Mike Stumbras
I feel an internal imperative to create beautiful functional objects. This feeling stems from a greater desire to contextualize and celebrate the world in which I am a participant. In form and surface, I try to capture the things I see and experience in order to record their beauty and frailty and meaning. In this way, I create objects that satisfy my sense of how the world should be without the many complicating interferences of actual life. As a teacher, I desire to see my students succeed in obtaining the tools to express themselves. As an artist, I try to create a delicate place where users can leave themselves to momentarily dwell in the thoughts and experiences of others.
I draw comfort from the expressive potential of porcelaneous and chocolatey iron-enriched clays that I throw with on the potters wheel. I alter my forms softly after throwing to create an undulating canvas that attempts to compliment the form as thrown and emulates natural processes: I think about a river of hot coffee flowing from an altered mug as an ancient generative stream wandering through the countryside. I use a historical “mishima” slip inlay to create sharp imagery that is draped in either a thin glaze or patina that I formulate myself.
This body of work explores the beauty and horror of nature through metaphoric symbolism and the language of consumption. Nature is often upheld by society as an ideal of holistic beauty. I use natural imagery to present an alternate interpretation of nature as not just saturated with formal beauty, but also with a self-contained order of meaningless suffering and predation. In a time when the word “unnatural” is associated with “wrong” without rational consideration and “natural” is associated with benign, I seek to paint a picture of the natural order as undeserving of these (or any) moral connotations.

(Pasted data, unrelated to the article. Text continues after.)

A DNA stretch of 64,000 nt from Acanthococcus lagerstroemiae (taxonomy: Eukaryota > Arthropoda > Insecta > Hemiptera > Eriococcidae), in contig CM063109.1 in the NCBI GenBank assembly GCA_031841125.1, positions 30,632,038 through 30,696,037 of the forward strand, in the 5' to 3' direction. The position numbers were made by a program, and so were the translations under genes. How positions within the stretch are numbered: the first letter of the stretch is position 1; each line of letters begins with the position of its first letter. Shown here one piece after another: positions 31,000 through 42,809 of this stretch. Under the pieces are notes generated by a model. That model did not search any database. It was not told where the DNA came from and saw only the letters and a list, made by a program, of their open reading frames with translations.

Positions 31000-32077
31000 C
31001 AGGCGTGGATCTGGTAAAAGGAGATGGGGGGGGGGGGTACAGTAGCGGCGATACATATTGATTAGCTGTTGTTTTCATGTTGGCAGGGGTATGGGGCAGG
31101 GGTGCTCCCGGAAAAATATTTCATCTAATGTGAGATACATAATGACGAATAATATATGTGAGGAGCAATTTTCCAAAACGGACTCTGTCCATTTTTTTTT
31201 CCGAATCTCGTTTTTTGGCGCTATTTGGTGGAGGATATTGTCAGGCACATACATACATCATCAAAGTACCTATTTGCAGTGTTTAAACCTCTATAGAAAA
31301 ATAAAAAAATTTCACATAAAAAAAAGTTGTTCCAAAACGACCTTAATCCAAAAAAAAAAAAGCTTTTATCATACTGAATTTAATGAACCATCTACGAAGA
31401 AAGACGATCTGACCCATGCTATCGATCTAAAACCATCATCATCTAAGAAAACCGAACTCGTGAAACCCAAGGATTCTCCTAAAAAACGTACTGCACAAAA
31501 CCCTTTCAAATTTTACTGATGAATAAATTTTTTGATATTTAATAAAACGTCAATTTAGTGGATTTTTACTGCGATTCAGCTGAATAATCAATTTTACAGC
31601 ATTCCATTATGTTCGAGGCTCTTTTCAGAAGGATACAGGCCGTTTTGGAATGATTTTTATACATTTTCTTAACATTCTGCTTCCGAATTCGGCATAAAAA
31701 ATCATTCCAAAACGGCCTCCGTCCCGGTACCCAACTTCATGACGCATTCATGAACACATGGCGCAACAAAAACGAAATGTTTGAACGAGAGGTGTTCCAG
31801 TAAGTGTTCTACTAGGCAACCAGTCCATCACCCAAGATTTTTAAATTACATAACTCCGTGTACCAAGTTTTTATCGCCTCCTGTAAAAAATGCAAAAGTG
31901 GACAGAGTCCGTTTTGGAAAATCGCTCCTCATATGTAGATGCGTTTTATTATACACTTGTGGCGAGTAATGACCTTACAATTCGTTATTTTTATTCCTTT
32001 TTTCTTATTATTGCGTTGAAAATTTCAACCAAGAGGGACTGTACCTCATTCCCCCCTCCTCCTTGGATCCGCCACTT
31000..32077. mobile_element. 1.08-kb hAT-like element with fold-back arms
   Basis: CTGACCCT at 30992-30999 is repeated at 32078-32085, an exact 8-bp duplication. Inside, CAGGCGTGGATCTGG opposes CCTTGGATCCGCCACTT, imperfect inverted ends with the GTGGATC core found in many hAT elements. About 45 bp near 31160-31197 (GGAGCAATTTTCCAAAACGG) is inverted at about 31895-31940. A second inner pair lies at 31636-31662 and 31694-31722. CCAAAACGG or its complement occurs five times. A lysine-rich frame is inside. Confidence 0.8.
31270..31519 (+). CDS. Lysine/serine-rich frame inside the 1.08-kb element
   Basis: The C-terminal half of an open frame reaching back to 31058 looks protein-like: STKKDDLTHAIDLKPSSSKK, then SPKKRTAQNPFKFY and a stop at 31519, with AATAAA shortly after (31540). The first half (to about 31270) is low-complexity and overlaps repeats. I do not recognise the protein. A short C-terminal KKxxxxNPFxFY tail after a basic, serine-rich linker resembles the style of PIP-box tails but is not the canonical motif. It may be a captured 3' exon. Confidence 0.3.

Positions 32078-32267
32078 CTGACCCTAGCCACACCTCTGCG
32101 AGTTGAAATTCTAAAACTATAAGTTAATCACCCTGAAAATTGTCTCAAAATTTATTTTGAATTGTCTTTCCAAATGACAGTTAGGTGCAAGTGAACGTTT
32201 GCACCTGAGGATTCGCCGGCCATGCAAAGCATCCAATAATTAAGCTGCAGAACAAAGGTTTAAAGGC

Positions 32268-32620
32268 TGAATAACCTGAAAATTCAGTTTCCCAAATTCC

Floral imagery speaks to the temporality of life, deception, disorder, and seduction; while handmade vessels (especially those designed to hold coffee or alcohol) speak to the privilege of indulgence. I hope, however, that this body of work is not pessimistic, but celebratory of a worldview characterized by critical thought and acceptance of difficult truth.